Security researchers have discovered a new Twitter scam campaign that is spreading quickly across the social network by claiming to be a photo of the victim. Please be warned: there is no photo. There are, however, individuals very interested in putting the Blackhole exploit kit onto your computer (note: this is not the first time Twitter users are specifically being targeted, and it certainly won't be the last).
As you can see in the screenshot above, the malicious tweets follow this pattern (please note that the cybercriminals can change the scam's wording as they please):
@[username] It's about you? http://[domain]/#[username].html
@[username] It's you on photo? http://[domain]/#[username].html
I'm EmilProtalinski on Twitter. As such, if I was targeted by this scam, the message would look like this:
@emilprotalinski It's you on photo? http://[domain]/#emilprotalinski.html
@emilprotalinski It's about you? http://[domain]/#emilprotalinski.html
Sophos, which first discovered this threat, detects the malware at the end of the link as "Troj/JSRedir-HY" and "Troj/Agent-XES." The security firm says the script redirects to an IP address which in turn redirects to a .cu.cc domain to load executable code, ultimately taking you to a .su domain that contains the Blackhole exploit kit.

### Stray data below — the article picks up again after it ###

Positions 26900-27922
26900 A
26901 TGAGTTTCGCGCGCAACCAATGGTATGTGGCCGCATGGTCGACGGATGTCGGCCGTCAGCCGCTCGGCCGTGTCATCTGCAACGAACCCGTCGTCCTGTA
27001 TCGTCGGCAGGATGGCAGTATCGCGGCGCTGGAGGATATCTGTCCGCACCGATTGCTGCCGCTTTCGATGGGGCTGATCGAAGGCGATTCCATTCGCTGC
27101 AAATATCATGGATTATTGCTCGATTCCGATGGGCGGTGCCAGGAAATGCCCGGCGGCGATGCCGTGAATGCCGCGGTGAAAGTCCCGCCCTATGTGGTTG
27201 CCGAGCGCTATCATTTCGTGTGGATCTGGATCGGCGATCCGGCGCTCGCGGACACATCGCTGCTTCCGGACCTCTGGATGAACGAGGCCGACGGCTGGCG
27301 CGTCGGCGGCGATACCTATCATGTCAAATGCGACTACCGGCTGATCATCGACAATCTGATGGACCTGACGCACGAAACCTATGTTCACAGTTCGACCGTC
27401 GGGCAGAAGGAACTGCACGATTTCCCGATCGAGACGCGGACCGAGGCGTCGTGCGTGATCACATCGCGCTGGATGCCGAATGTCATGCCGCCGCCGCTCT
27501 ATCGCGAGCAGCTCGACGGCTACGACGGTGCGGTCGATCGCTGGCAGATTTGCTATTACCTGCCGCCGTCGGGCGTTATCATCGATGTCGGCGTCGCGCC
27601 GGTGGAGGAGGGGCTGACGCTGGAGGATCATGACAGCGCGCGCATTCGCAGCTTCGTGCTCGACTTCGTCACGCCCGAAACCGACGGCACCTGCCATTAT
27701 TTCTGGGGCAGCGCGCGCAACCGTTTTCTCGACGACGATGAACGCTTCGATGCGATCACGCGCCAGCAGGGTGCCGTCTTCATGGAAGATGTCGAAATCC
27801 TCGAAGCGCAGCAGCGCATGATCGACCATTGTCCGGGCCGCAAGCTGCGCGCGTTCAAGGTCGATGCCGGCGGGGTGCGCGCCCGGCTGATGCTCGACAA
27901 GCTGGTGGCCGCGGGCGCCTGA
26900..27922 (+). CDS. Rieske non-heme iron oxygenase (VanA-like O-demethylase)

"Thousands of malicious links are being spammed out, targeting innocent users of the micro-blogging network," a Sophos spokesperson said in a statement. "There's a real danger that if Twitter users have not properly protected their PCs, and unless they are warned of the risk, that many people will click on the links without suspecting that they are putting their computer and personal data at risk."
Webroot says that in addition to this English-based attack, a Russian spam campaign, which started on July 23, appears to be the origin of this attack. This makes sense given that many of the domains appear to be .ru (and the redirection seems to take place through traffichouse.ru).
"The campaign is currently propagating in the following way – an automatically generated subdomain is spamvertised with an .html link consisting of the name of the prospective victim," a Webroot spokesperson said in a statement. "The cybercriminals behind the campaign are harvesting Twitter user names, then automatically generating the username.html files."
As a general word of caution, don't click on random Twitter links that are directed at you. If you aren't sure why someone is sending you a link, ask them.